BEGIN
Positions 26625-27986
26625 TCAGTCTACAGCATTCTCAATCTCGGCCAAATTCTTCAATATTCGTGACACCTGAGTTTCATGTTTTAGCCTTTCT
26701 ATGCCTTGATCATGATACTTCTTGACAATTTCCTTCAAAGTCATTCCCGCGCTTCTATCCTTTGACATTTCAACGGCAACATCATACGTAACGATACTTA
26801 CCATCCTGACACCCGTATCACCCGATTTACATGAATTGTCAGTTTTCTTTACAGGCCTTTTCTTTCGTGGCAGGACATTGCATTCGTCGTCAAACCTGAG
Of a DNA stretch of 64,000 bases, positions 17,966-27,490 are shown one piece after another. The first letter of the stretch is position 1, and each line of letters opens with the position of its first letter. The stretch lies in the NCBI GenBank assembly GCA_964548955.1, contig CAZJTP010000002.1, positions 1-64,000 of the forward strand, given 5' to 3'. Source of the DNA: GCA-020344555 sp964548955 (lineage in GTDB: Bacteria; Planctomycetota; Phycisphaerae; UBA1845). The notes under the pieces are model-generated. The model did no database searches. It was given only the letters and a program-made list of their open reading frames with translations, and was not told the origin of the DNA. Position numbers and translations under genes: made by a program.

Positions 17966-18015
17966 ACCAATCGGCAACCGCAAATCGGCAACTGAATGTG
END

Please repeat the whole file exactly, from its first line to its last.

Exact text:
Positions 26625-27986
26625 TCAGTCTACAGCATTCTCAATCTCGGCCAAATTCTTCAATATTCGTGACACCTGAGTTTCATGTTTTAGCCTTTCT
26701 ATGCCTTGATCATGATACTTCTTGACAATTTCCTTCAAAGTCATTCCCGCGCTTCTATCCTTTGACATTTCAACGGCAACATCATACGTAACGATACTTA
26801 CCATCCTGACACCCGTATCACCCGATTTACATGAATTGTCAGTTTTCTTTACAGGCCTTTTCTTTCGTGGCAGGACATTGCATTCGTCGTCAAACCTGAG
Of a DNA stretch of 64,000 bases, positions 17,966-27,490 are shown one piece after another. The first letter of the stretch is position 1, and each line of letters opens with the position of its first letter. The stretch lies in the NCBI GenBank assembly GCA_964548955.1, contig CAZJTP010000002.1, positions 1-64,000 of the forward strand, given 5' to 3'. Source of the DNA: GCA-020344555 sp964548955 (lineage in GTDB: Bacteria; Planctomycetota; Phycisphaerae; UBA1845). The notes under the pieces are model-generated. The model did no database searches. It was given only the letters and a program-made list of their open reading frames with translations, and was not told the origin of the DNA. Position numbers and translations under genes: made by a program.

Positions 17966-18015
17966 ACCAATCGGCAACCGCAAATCGGCAACTGAATGTG